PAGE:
The recent new 52-week high hit by Reject Shop Ltd (ASX: TRS) is a reminder to investors that accurately identifying an undervalued, out-of-favour stock can produce exceptional investment returns.
After having its share price slammed in early 2014, the share price of Reject Shop continued to trend lower and hit a nine-year low near $5 a share earlier this year. Since hitting this low however, the stock has rallied over 100% and is now approaching $11 per share.
While shares in Reject Shop may now be trading much closer to fair value there are other retailers which could still possibly be undervalued. Here are three to consider…
Dick Smith Holdings Ltd (ASX: DSH) – shares in the electronics retailer are down 37% in the past year and trading at a 52-week low. With management having provided guidance that it will “deliver further profit improvement” in financial year (FY) 2016 and a price-to-earnings (PE) multiple of just 8x (based on FY 2015 earnings) there could possibly be value here.
Godfreys Group Ltd (ASX: GFY) – it hasn’t exactly been a stellar run for the vacuum retailer since floating on the ASX last December. The share price of Godfreys is down 12% since it began trading, while the S&P/ASX 200 (Index: ^AXJO) (ASX: XJO) is up nearly 2% over the same time frame.
Based on forecasts provided by Thomson Consensus Estimates the group should earn 33.2 cents per share (cps) this financial year; with the share price at $2.50 this implies a lowly PE ratio of 7.5x.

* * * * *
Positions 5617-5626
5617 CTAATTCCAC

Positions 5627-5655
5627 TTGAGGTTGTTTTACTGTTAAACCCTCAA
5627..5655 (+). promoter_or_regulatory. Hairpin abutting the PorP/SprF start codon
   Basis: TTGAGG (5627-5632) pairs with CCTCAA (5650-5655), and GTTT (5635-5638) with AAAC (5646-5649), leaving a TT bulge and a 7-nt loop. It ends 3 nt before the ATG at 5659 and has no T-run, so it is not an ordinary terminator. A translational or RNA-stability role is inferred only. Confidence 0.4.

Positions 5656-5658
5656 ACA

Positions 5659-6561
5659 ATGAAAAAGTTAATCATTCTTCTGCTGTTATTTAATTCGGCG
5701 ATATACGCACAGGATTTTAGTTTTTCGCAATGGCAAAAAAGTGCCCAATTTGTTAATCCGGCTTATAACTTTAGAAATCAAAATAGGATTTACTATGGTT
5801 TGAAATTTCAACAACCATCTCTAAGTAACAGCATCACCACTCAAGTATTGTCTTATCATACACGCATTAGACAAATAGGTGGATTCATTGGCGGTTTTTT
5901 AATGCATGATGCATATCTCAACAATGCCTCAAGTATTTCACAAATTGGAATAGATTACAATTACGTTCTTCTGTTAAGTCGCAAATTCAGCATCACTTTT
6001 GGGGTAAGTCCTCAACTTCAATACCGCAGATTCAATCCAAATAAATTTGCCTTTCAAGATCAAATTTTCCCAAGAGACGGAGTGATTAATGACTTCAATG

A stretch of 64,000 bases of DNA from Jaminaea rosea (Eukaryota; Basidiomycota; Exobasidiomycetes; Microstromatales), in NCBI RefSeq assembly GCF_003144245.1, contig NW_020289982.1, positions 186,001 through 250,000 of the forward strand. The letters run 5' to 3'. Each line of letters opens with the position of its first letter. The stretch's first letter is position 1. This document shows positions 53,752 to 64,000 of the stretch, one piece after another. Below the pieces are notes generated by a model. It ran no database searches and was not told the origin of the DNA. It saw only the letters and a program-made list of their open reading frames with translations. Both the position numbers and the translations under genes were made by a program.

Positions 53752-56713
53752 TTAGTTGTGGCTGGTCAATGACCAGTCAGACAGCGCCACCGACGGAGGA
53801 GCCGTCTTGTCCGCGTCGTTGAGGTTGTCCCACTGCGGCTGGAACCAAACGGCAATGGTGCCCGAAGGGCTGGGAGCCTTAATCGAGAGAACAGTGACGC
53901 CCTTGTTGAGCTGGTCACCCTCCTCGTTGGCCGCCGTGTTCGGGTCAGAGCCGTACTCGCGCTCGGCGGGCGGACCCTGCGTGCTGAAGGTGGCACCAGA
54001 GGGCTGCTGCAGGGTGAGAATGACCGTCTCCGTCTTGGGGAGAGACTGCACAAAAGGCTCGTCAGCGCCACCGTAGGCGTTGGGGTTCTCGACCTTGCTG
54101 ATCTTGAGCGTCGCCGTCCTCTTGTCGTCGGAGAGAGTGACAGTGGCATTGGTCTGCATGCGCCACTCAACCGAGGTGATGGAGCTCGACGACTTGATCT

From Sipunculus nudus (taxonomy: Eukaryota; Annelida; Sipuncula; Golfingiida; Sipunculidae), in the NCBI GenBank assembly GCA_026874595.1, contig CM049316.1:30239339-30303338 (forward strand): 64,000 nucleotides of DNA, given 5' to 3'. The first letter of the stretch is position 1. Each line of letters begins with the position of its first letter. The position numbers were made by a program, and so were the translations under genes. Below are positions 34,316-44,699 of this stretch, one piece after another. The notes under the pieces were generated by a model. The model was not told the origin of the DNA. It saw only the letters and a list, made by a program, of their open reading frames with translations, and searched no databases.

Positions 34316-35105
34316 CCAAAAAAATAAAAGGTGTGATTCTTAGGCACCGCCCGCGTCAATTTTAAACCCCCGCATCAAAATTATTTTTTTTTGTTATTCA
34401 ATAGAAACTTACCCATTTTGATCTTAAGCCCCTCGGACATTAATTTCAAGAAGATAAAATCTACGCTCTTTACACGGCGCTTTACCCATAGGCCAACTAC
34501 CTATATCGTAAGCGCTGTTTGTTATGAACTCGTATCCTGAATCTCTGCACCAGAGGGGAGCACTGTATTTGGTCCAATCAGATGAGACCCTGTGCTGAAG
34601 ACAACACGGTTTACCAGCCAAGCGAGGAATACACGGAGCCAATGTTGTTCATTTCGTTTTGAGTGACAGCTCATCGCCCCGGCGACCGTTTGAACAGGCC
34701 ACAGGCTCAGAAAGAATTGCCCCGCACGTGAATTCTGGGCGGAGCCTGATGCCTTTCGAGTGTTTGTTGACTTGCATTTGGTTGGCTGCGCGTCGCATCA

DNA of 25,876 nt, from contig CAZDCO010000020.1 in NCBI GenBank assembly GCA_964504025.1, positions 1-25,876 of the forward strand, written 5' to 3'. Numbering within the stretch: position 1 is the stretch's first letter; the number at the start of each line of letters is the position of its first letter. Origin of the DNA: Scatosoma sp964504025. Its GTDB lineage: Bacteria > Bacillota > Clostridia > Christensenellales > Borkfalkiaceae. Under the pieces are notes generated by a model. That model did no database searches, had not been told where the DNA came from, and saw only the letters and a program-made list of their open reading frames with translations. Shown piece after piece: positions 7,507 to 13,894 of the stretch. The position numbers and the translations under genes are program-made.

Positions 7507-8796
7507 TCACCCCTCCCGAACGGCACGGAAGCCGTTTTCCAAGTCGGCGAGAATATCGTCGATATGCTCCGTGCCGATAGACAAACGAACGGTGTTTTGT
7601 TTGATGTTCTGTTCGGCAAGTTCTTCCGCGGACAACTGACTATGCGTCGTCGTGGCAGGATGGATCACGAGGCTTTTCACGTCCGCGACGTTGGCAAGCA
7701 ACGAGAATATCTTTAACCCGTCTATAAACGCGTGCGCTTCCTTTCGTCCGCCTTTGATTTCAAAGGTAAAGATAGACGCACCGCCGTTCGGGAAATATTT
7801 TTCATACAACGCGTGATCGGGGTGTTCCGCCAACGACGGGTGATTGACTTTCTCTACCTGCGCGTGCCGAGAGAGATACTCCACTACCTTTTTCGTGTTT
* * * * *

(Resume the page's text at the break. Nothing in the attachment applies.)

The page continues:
JB Hi-Fi Limited (ASX: JBH) – in stark contrast to the share price performance of peer Dick Smith over the last 12 months, JB’s shares have rallied 26% and are currently trading well off their 52-week lows.
With a consensus forecast for earnings per share of 144 cps this year, the stock is trading on a forecast PE of 12.8x. This obviously isn’t as “cheap” on an absolute basis as Dick Smith and Godfreys, however taking into account the business quality, growth expectations and the fact it also trades at a discount to the wider market it could be appealing at these levels.
Of course, while these three stocks might look “cheap” just as Reject Shop did when it hit a nine-year low, the collective intelligence of the market shouldn’t be underestimated and investors who buy the above three retailers need to satisfy themselves that in these instances they are right and the market has it wrong.
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Motley Fool contributor Tim McArthur has no position in any stocks mentioned. Unless otherwise noted, the author does not have a position in any stocks mentioned by the author in the comments below. The Motley Fool Australia has no position in any of the stocks mentioned. We Fools may not all hold the same opinions, but we all believe that considering a diverse range of insights makes us better investors. The Motley Fool has a disclosure policy. This article contains general investment advice only (under AFSL 400691). Authorised by Bruce Jackson.
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